Art & Culture
At the Emperor's Table with Valentino Garavani
by Claudia Croft
November 28, 2014
Valentino Garavani lives in the most immaculate house on the most immaculate road in the whole of London. His double-fronted white stucco Holland Park mansion, with its black and white marble steps and perfect topiary, seems to gleam more brightly than those around it. A butler opens the black iron gate and takes me through a grand hallway lined with Philip Taaffe canvases and into a drawing room where two Warhol dollar-sign paintings are surrounded by countless precious objects. Valentino is an haute hoarder. As the designer’s favorite pug snuffles at my feet, it becomes clear that everything, from the silk cushions to the heavy crystal glass I sip from, is refined, elegant and the best it could be. Valentino doesn’t do shabby chic.
I’m here to talk to the couturier about his new book, At the Emperor’s Table, which documents his lavish entertaining style in five of his homes. There is the London mansion with its famous blue room, lined with 18th-century blue and white Chinese porcelain. “They are worth thousands,” he says, handing me a priceless plate. His most important pieces of Qianglong period china are kept here or in his château outside Paris. The Gstaad chalet is where he keeps a collection of fruit- and vegetable-shaped tureens by Meissen and Sceaux. The New York apartment, overlooking Central Park, houses many of his prized Russian Imperial plates and faceted glass jars, while his yacht, with its staff of 50, has more contemporary pieces by the likes of Ralph Lauren. “The boat is a different world, more simple, just blue and white, nothing to faint about,” he says.
The designer, now 82 but still as tanned and elegantly turned out as ever, has been collecting for decades. “I am a disgusting shopper, because when I go out, I always try to get something. Finally, through all those decades, I bought and bought and bought, and this means that I have a beautiful collection of Meissen and a beautiful collection of Russian plates, and so it’s a pleasure for me.”
He uses this glorious global collection of Fabergé decanters, Russian Imperial dinner plates, French cut crystal goblets, golden cutlery and bespoke napkins to compose lavish tablescapes fit for fashion’s last emperor. “If you do it, why not do it to perfection?” he says of his approach to setting a table. “I am most comfortable creating dresses and entertaining. I think visually. I love beautiful things. I love to see a proportionality. I love food and I love seeing beautiful ladies dressed up for events.”
His standards are so high, he prefers to be the host rather than the guest. Only when he can control every element and be assured that it meets his expectations can he truly relax. “I am sometimes a pain in the neck with people because I always want perfection and I always want to see people well-dressed. This is Valentino, my dear, I’m sorry,” he says, not sorry at all. All he asks in return is that his guests, “be elegant, be smashing, and also for women that they make an effort to be attractive and to be with a good dress, because they know there is competition, there are other people”.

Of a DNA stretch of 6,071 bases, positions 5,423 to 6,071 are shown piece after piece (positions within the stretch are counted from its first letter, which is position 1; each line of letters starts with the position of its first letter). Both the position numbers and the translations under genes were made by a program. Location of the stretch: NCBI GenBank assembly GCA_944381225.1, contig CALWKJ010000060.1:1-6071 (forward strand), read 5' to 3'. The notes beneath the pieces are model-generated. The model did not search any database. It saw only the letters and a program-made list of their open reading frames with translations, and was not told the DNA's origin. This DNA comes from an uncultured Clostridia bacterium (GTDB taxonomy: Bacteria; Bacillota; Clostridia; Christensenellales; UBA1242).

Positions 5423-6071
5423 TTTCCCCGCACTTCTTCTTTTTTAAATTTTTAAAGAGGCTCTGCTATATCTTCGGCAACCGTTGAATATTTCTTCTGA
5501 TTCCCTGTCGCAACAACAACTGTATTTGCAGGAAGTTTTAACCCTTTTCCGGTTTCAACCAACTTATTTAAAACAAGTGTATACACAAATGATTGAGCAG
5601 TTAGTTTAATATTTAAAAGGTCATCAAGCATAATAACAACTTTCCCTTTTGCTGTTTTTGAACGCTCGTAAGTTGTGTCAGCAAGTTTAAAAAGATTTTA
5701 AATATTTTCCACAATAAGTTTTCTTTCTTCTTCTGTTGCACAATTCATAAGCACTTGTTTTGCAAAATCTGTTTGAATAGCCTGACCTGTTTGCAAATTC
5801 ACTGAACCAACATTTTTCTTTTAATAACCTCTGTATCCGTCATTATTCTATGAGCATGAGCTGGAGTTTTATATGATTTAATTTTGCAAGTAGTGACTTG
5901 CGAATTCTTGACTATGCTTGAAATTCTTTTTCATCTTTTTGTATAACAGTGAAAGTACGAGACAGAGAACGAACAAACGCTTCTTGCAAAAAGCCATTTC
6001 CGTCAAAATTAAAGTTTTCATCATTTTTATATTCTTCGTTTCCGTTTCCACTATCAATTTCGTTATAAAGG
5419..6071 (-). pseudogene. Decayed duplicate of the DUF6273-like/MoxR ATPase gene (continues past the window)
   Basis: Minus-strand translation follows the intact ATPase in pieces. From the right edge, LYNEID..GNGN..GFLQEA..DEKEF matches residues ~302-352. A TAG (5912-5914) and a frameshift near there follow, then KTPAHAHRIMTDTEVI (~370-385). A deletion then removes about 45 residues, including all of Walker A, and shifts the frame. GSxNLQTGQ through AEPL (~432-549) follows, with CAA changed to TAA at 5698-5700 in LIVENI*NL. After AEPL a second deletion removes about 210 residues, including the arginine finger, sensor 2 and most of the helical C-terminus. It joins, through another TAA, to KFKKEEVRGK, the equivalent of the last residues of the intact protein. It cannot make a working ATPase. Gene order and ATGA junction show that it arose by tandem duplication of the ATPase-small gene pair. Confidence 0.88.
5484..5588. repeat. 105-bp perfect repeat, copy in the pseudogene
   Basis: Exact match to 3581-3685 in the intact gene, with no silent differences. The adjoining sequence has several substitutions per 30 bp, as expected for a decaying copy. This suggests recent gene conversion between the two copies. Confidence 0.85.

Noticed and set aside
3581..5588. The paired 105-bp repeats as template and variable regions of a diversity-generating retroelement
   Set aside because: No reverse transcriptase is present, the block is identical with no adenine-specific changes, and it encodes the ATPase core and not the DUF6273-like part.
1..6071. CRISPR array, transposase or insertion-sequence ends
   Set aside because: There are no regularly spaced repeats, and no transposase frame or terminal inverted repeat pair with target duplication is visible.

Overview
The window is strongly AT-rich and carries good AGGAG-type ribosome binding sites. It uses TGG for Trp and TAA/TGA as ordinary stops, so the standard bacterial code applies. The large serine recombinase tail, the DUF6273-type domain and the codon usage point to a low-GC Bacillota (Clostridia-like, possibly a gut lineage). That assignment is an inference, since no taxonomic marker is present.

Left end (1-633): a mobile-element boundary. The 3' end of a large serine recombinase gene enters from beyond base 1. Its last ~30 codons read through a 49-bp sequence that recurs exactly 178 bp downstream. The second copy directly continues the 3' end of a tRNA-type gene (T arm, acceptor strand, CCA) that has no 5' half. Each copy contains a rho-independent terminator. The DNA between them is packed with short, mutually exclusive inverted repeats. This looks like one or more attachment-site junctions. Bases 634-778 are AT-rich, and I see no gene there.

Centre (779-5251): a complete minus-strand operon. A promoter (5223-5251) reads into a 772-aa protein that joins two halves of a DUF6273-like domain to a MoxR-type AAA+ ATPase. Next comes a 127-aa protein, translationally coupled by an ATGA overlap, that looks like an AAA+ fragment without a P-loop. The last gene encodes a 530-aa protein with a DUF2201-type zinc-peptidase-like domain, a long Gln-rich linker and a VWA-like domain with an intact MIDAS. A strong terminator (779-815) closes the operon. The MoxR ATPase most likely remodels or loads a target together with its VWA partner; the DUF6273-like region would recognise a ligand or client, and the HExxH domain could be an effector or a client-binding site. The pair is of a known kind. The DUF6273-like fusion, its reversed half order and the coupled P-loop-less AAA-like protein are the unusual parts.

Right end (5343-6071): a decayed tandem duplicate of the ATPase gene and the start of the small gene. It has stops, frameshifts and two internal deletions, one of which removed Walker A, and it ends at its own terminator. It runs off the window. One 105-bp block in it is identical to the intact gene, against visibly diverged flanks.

Even when he is alone, Valentino dines on an elegantly laid table because it reminds him of his own success. “When I am sitting alone and I see everything around, I am proud in a certain way because I know what I have done in life, I know I have done good things. I have no regrets when I see all these things because I did it on my own and nobody helped me.”
Complacency is not tolerated. He likes his staff to constantly change the settings. “Because when they don’t change continuously, I’m screaming at them, ‘I want this’, and another night, ‘I want that, change everything.’ ”
He singles out a few objects for special mention. A set of Chinese plates, beautifully painted with vivid flowers, are, he says, “very rare. I have just nine.” But his Meissen swans are his pride and joy. “I think I have almost 30. I have a big, big collection. I love the swan as a bird. I think it’s very decorative — beautiful decoration.” They only come out for special people, and a guest can gauge their VIP status by how many swans are on the table. Valentino recalls one dinner where he put out 20 swans, swimming in a sea of tiny yellow orchids, “some as big as your fingernail. They looked like clouds.”
A compulsive shopper, he has stopped collecting tableware for the time being. “I don’t know where to put it. I stopped, stopped, stopped completely, completely. I don’t buy anything anymore. The other day, I was looking at the catalogue of Sotheby’s and I saw beautiful things, but I don’t need to make the collection bigger. For what? I did enough in my life.” That said, he’s appalled at the idea of selling anything. “No, no,” he says, shaking his head in disgust.
At home, you could try using lavish bowls of fruit as a table decoration, or have bespoke monogrammed napkins made, but the designer knows that his extravagant style of entertaining is impossible to copy. “You can make a charming table with three things that you buy at the market, but if you have taste you can do something exceptional,” he says.
However, he does have one tip for anyone wanting to throw an impressive dinner party. “Light is very important in the dining room. You have to calculate what is a good light to make everybody look wonderful.”